You still have the option of preset M driving modes to add weight to the steering or sharpen the throttle response in the most extreme of the available modes. The M2 CS also adopts M4-style adaptive damping, giving the option to firm up control for more pointed driving.
Once you're out on the track, the eager little M2 never relents. It has a monstrous enthusiasm for revs, and leaps forward frantically as you plant the throttle. All of that big engine, small car energy could be a potential recipe for disaster. There's a fairly short wheelbase underpinning the car, though not so short as to make it a hazard.
Instead, you get this delightful connection between driver and machine. Add a couple of degrees to the steering wheel and instantly receive a couple of degrees through the road – as it should be, direct and connected.
Let your racecraft get sloppy, and introduce too much throttle too early on your way out of a corner, and rather than quickly swapping ends, the M2 CS fires a warning shot of slip to give you time to arrest your slide before it escalates.
The soundtrack is pretty addictive, too. It comes from an era right before exhausts are rendered completely characterless by ever-tightening drive-by noise emissions. It still roars in your ears, and it can still pop and crackle without being an antisocial lunatic.
With only a couple of quick two- and three-lap sessions, it's hard to gauge how the brakes hold up to sustained use. But with 400mm front and 380mm rear rotors clamped by six- and four-piston callipers as part of the CS upgrade, there should be enough there for most uses. It's the same package as the optional M Sport package from the M2 Competition, which replaces the regular 380mm, 370mm, four- and two-piston package.
The only thing that isn’t clear, at least to me, is whether to opt for the automatic or manual.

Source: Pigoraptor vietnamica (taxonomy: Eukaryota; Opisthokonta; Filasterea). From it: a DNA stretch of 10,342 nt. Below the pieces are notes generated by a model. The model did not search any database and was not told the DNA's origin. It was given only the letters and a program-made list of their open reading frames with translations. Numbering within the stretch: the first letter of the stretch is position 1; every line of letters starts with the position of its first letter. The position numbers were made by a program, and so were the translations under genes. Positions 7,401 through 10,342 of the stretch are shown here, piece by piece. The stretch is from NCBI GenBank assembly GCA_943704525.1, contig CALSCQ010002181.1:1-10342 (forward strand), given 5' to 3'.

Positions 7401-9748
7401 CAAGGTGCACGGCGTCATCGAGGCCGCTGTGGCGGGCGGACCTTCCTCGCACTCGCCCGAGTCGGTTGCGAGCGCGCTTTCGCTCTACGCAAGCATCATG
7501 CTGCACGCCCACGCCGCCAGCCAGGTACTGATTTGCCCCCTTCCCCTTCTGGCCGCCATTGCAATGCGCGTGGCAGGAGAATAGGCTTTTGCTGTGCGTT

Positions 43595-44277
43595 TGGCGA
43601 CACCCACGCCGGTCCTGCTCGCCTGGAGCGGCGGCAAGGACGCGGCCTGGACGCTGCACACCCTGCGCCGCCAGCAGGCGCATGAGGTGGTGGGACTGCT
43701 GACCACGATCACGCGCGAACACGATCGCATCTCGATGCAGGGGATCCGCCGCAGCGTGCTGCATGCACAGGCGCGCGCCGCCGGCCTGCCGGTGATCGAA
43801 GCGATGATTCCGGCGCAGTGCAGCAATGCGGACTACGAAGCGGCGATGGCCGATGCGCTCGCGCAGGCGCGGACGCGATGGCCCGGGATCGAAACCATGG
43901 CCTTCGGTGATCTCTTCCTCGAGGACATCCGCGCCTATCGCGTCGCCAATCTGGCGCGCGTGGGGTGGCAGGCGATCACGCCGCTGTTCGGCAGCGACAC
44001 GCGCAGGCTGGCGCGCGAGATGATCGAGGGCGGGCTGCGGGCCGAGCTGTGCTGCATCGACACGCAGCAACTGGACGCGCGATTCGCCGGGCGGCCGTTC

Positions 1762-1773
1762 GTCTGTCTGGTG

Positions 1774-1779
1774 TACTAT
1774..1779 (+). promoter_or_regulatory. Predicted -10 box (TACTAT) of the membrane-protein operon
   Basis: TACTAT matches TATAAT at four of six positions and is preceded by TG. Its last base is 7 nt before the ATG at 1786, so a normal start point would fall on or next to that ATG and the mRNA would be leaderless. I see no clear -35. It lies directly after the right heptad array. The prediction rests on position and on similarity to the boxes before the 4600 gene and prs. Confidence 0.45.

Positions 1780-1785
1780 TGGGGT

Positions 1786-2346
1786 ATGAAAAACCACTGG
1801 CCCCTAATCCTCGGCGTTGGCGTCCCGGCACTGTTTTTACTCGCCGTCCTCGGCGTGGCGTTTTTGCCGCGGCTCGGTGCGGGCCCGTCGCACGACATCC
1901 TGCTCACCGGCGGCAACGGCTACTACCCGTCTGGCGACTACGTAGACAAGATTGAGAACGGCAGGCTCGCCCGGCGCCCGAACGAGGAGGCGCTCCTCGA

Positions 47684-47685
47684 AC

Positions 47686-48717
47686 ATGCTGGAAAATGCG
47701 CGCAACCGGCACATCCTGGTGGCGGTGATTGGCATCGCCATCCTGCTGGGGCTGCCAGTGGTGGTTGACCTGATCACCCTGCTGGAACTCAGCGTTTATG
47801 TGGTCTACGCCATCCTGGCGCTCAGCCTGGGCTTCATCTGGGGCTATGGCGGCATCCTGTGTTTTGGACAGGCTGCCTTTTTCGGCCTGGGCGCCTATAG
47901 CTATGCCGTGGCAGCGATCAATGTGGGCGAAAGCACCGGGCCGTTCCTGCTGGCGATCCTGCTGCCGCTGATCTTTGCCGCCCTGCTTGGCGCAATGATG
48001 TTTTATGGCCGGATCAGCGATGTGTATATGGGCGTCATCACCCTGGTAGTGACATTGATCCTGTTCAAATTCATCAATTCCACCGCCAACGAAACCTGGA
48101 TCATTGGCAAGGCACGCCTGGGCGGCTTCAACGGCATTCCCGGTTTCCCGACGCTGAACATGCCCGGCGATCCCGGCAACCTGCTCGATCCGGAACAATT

BMW's seven-speed dual-clutch auto is still a very sharp ’box, even though it's approaching the end of its lifespan. Although it can be smooth and supple in light running, out on the track it has an appropriate mechanical edge that works well with what the M2 CS offers.
On the other hand, the manual transmission option is 100 per cent aimed at the hearts of purists. It doesn't have a slick rifle-bolt shift action, but it does still slide through the gate with a reassuring accuracy and deft lightness.
I’m not so sure about the pedal placement, though. All three are tucked in closely together, so the M2 CS manual may be a little less user-friendly for anyone sporting a size 10 or above. At least the clutch pedal is light, and sure to make commuter use easier to live with.
It's also best to focus on the M2 CS for its on-track (or on-road) thrills, and perhaps not so much for its presentation and technology. It's not bad, really, but as a model nearing the end of its run, there are some older bits here and there.
Of course, it could be a part of the appeal, but in the case of the M2 CS you forgo features like climate control, but do still get LED headlights, push-button start, satellite navigation and digital radio (on an 8.8-inch display), 12-speaker Harman Kardon stereo, adaptive M suspension, lightweight 19-inch alloy wheels, and a set of nifty carbon exterior elements. There's also the option of carbon-ceramic brakes and Michelin Pilot Sport Cup 2 tyres if you're really serious about track life.
You don't get some of BMW's latest fun trinkets, like a digital instrument cluster or head-up display, or the latest advanced safety and driver-assist suite. Arguably, the M2 CS is all the better for it, too.
Still, if you happen to be one of the lucky few with your name against an M2 CS order, I salute you. If you’re on the edge thinking of one, get in quick, as you won’t be disappointed.
BMW may make an ever-increasing slice of its income from SUVs, but the M2 CS proves that BMW, and M in particular, knows how to make cars that are fast, engaging and involving.